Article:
Everyone will opine (and Tweet) on this Scott Rudin–produced, Aaron Sorkin–scripted, David Fincher–directed, universally anticipated tale of Facebook's genesis and founding genius — at least until something sexier comes along.
The main talking point is the movie's unlovable protagonist. As written by Sorkin and played by Jesse Eisenberg, Facebook mogul Mark Zuckerberg is a character far more compelling than his story. Insensitive, paranoid, humorless and driven, Zuckerberg may not be the year's most irritatingly arrogant cine sad sack, but he is the most formidable.
Eisenberg plays Zuckerberg as the dog in the manger, keeping the audience at arm's length while ferociously guarding his screen space against all comers. The first thing we learn about the ungainly Harvard sophomore, yammering away at his date (Rooney Mara) while hunched over a table in a crowded Boston bar, is that he scored a perfect 1600 on his SATs. The next thing is that he's obsessed with gaining entrance to one of Harvard's ultra-exclusive final clubs.
This scene ends with Zuckerberg driving the fresh-faced co-ed to break up with him then and there: "You're going to be successful and rich. But you're going to go through life thinking that girls don't like you because you're a tech geek. I want you to know, from the bottom of my heart, that won't be true. It'll be because you're an asshole." Her name is Erica, but in the context of The Social Network, it should be Rosebud.
Wounded, Zuckerberg retreats to his dorm room and, after insulting the girl personally on his blog, avenges himself on her gender by instantly (and drunkenly) devising a website to rate all Harvard women by hotness. The site draws so much traffic from his fellow students that it crashes the Harvard computer system.
Erica is not impressed. But others are, notably a supercilious pair of upper-class upperclassmen, the Winklevoss twins (both played by Armie Hammer). The golden boys invite Zuckerberg into the foyer of their final-est of final clubs and enlist him in their scheme to create a Harvard-only version of then-reigning social-network sites such as MySpace and Friendster; outsider Zuck appreciates the appeal of Crimson exclusivity and, funded by his dorm mate Eduardo Saverin (Andrew Garfield), runs with it. Facebook is born.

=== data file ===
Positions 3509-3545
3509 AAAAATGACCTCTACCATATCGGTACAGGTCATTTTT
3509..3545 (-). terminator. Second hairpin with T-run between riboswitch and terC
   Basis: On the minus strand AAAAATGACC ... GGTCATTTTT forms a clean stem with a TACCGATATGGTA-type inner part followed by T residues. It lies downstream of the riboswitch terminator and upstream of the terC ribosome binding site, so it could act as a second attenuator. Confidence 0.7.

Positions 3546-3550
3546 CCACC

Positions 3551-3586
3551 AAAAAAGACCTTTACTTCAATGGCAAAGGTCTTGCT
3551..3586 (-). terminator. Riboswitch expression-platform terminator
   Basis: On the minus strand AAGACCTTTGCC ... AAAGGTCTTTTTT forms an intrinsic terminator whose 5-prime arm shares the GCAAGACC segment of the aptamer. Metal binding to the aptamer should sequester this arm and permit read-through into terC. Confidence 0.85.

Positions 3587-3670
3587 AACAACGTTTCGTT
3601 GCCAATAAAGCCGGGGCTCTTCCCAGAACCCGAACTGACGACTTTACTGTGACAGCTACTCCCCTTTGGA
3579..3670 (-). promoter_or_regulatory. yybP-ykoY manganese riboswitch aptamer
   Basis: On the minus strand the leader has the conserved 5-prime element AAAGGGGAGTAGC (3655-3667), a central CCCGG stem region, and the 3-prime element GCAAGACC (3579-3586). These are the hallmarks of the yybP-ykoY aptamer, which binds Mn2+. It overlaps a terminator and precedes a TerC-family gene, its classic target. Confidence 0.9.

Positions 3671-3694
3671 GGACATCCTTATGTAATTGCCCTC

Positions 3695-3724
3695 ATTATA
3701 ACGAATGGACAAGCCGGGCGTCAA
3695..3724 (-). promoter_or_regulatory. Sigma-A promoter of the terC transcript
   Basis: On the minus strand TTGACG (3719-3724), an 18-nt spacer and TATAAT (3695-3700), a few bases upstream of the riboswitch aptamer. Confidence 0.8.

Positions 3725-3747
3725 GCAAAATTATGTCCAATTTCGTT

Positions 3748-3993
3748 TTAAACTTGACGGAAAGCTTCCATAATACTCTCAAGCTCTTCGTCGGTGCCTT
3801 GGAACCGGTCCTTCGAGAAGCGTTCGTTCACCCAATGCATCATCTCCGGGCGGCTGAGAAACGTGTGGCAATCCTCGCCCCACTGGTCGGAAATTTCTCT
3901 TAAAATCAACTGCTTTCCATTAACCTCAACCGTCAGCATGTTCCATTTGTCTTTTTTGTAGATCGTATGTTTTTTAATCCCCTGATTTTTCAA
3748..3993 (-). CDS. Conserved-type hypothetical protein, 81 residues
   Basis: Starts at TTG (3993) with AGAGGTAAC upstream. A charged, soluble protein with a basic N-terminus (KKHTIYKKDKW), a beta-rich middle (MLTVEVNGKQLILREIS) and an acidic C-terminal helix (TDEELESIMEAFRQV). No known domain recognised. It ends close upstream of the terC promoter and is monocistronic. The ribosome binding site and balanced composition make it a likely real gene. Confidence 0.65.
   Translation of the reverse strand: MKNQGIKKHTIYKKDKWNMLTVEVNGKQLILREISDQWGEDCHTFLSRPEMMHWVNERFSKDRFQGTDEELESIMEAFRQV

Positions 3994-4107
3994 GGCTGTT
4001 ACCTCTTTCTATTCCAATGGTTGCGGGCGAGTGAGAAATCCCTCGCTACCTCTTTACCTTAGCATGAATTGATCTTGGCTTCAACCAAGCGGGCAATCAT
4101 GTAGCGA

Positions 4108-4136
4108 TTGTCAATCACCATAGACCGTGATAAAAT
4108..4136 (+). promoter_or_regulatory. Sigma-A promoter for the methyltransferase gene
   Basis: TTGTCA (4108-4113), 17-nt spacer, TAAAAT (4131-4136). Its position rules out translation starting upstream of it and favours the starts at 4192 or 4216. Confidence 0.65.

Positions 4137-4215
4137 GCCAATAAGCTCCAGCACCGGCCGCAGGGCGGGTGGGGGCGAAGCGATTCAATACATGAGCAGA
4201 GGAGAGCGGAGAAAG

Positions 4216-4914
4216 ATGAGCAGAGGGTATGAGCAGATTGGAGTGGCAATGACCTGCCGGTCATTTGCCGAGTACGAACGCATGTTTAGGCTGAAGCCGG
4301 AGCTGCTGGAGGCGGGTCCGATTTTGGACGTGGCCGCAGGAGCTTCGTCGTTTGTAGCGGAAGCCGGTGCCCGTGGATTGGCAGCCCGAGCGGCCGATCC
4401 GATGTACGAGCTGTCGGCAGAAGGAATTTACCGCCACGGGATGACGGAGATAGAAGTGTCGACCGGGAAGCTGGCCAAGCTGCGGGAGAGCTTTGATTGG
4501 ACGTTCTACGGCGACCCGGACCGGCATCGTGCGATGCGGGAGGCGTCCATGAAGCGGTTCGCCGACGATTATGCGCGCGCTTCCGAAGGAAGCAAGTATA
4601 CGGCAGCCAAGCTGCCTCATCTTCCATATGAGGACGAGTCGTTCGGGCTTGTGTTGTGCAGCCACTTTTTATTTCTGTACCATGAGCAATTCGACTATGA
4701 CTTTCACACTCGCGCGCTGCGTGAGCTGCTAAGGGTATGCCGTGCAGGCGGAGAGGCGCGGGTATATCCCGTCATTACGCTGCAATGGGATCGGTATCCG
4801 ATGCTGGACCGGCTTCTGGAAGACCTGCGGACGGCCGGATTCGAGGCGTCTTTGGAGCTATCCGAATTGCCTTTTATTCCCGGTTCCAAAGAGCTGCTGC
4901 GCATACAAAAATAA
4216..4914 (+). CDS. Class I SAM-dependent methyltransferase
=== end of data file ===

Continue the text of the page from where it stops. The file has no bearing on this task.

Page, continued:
The Social Network's first act is its best — a hellishly precise youth movie rattling along on a clamor of computer jargon. Fincher's Harvard is at once cold and cozy, electric with possibility and oppressively organized according to arcane internal castes. Suffering through "Caribbean Night" at his déclassé Jewish frat, Zuckerberg tells Saverin that they're taking "the entire social experience of college online." Facebook.com will be a virtual final club with them as presidents.
It's enjoyable to see Zuck blithely confound a succession of high-powered lawyers once the bamboozled Winklevosses file suit. But here, the narrative stumbles. Saverin eventually sued Zuckerberg as well and, drawing on Ben Mezrich's novelistic history, The Accidental Billionaires, itself largely dependent on Saverin's story, Sorkin flashes forward to the discovery processes of both suits. The depositions prompt a succession of clumsy chronological, legally approved flashbacks: Zuckerberg leaves Harvard for New York and then, under the Mephistophelean influence of Napster founder Sean Parker (Justin Timberlake), for Palo Alto. It's there that Zuckerberg takes Facebook galactic — half a billion users and potential movie-ticket buyers. But once the charismatic Parker appears, Fincher and Sorkin cede the film to him, along with his patsy, the pathetically duped Saverin.
Zuckerberg grows increasingly enigmatic. It's asserted throughout the film that Zuckerberg is driven by something more than a desire for money or sex or even a monstrous sense of spite. He thinks he wants to be cool but, like everyone else, he just wants to be loved (though he doesn't know it). Corny as that is, the film's nadir comes when Zuckerberg's pretty young lawyer comforts him (or us) with the mealy-mouthed observation, "You're not an asshole, Mark. You're just trying so hard to be one."
As dramatized in The Social Network, the story of Facebook's founding is not unlike that of any large corporation — megalomania rewarded, sweethearts trampled, partners buggered. Zuckerberg's real achievement, however, was something more mysterious than a 21st-century MGM or Standard Oil; he manufactured intimacy through the creation of a parallel, personalized Internet offering an ongoing second life in a virtual gated community. True to its moment, The Social Network is less interested in mapping this new system of human interaction than psychoanalyzing it through its quintessential user: Zuckerberg.
Like any form of entertainment, Facebook succeeds to the degree in which it compensates people for something missing in their lives — a lost sense of neighborhood or extended family or workplace solidarity. The key insight in The Social Network is that Zuckerberg, not particularly friendly and not at all prone to sharing, created his virtual community for the same reason that Kafka's self-starved Hunger Artist found his métier: because there was never any food he liked to eat.